MAE 262 Course Overview

MAE 262 – Mechanics of Intelligent Materials and Systems

Instructors: C.S. Lynch, G.P. Carman, Q.B. Pei

Prerequisites:Fundamental material behavior including knowledge of stress, strain, and elastic constitutive behavior.

Content:  In-depth overview of three classes of multi-field coupled materials and applications that will include electro-mechanical coupling (piezoelectricity and electrostriction) and thermo-mechanical coupling (shape memory effects) as found in crystals, ceramics, metals, and polymers. Discussion of material, actuator, and sensor selection for applications that include energy harvesting, sensing, and actuation.  The approach will include a combination of mechanics and materials.

Details:  Multifunctional materials, like muscle, change shape under an externally applied field.  That field can be thermal, electric, or magnetic.  Electro-active polymers (EAPs) are a class of materials often referred to as artificial muscle.  They are highly compliant and change shape when a voltage is applied.  They have been used to create small walking bots and as large stroke muscle type actuators.  The first third of the course addresses EAPs and their applications.  Piezoelectric ceramics are much stiffer than EAPs.  They produce smaller strain and much larger force in response to applied voltage.  They are used in sonar, medical ultrasound, energy harvesting, and actuation.  The second third of the course will introduce piezoelectricity and its application to sensors and actuators.  Shape memory alloys, the most common being NiTi, are metals that display superelastic behavior in certain temperature ranges and shape memory behavior in other temperature ranges.  They are used to produce stents to open blocked arteries, and in a range of actuator applications.  The final third of the course will introduce shape memory alloys and their applications.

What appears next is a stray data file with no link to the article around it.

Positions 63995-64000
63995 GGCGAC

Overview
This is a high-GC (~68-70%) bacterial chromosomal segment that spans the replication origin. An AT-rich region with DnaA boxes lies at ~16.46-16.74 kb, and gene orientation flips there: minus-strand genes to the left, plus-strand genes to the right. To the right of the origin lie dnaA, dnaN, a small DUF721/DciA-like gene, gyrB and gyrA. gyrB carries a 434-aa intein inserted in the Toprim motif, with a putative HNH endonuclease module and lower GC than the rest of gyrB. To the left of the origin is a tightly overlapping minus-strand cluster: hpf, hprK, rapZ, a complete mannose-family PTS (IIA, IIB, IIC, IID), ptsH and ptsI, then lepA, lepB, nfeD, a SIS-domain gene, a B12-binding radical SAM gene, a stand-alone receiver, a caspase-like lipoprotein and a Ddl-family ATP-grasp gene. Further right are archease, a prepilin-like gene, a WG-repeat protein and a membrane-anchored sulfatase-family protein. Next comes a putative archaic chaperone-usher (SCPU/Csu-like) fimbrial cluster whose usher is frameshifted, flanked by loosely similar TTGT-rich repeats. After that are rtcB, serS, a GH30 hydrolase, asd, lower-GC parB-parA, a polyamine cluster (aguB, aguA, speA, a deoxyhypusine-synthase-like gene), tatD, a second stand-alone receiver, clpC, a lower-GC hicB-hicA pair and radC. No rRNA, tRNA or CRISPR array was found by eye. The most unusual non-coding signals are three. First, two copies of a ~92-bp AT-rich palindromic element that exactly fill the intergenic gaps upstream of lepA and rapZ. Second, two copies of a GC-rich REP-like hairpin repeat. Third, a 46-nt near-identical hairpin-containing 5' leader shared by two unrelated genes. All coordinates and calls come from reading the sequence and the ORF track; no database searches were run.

View Course Overview.

Electro-active Polymer Materials – Prof. Q. Pei 

Prof Q.B. PeiWeek 1

Lecture 1

Hour 1  Introduction to polymers relevant to electro-mechanical transduction.

Hour 2  Ionic polymer-metal composites.

Lecture 2

Hour 1  Conducting polymers.

Hour 2  Field-activated polymers.

Week 2

Lecture 3

Hour 1  Dielectric elastomer fundamentals (Maxwell, linear modeling, basic materials) and effects of prestrain.

Hour 2  Advanced DE materials.

 Lecture 4 – Modeling dielectric elastomers.

Hour 1  Hyperelasticity and electromechanical coupling (Maxwell equation).

Hour 2  Electromechanical instability and prestrain.

Week 3

Lecture 5

Hour 1  Compliant electrodes.

Hour 2  Soft actuator designs.

Lecture 6

Hour 1  Applications, including artificial muscle based robots.

Hour 2  Energy harvesting / review of electroactive polymers.

Ferroelectric materials – Prof. C.S. Lynch


Week 4

Lecture 7–Introduction to Piezoelectric Materials.

Hour 1 Overview of ferroelectrics: Material behavior and applications.

Hour 2 Review of Fundamentals (index notation, vectors, and tensors).

Lecture 8 – Material symmetry, piezoelectric constants, and open circuit vs. short circuit elastic constants.

Week 5 Piezoelectric composites.


Midterm on Electroactive Polymers and piezoelectric materials.

Lecture 9 Piezoelectric beam actuators.

Hour 1 Unimorphs, bimorphs, rainbows, and moonies.

Hour 2  Beam equations with piezoelectric layers.

Week 6

Lecture 10 Piezoelectric beam actuators continued.

Hour 1  Moment, curvature, and displacement.

Hour 2   Example problems.

Lecture 11 Dynamic behavior of piezoelectric beams.

Hour 1  Natural frequency of a cantilever beam.

Hour 2  Forced vibration using piezoelectric layers.

Week 7

Lecture 12 Structural applications.

Hour 1  Shape control, vibration control.

Hour 2  Vibration energy harvesting, piezoelectric motors.

Shape Memory Alloys – Prof. G.P. Carman

Week 7Carman

Lecture 13

Hour 1  Shape memory alloy SMA history and applications.

Hour 2   Crystallographic description of SMA.

Week 8

Lecture 14

Hour 1 Energy balance and transformation temperatures.

Hour 2 Shape memory response.

Lecture 15

Hour 1 Psuedoelastic response.

Hour 2 Nitinol and compositional sensitivities.

Week 9

Lecture 16

Hour 1 Experimental curves and measurements.

Hour 2 Constitutive relation development.

Lecture 17

Hour 1 Reduction to 1-D problem.

Hour 2 Shape memory example.

Week 10

Lecture 18

Hour 1 Psuedoelastic example.

Hour 2 Review for exam.

Final Exam on Ferroelectrics and Shape Memory Alloys

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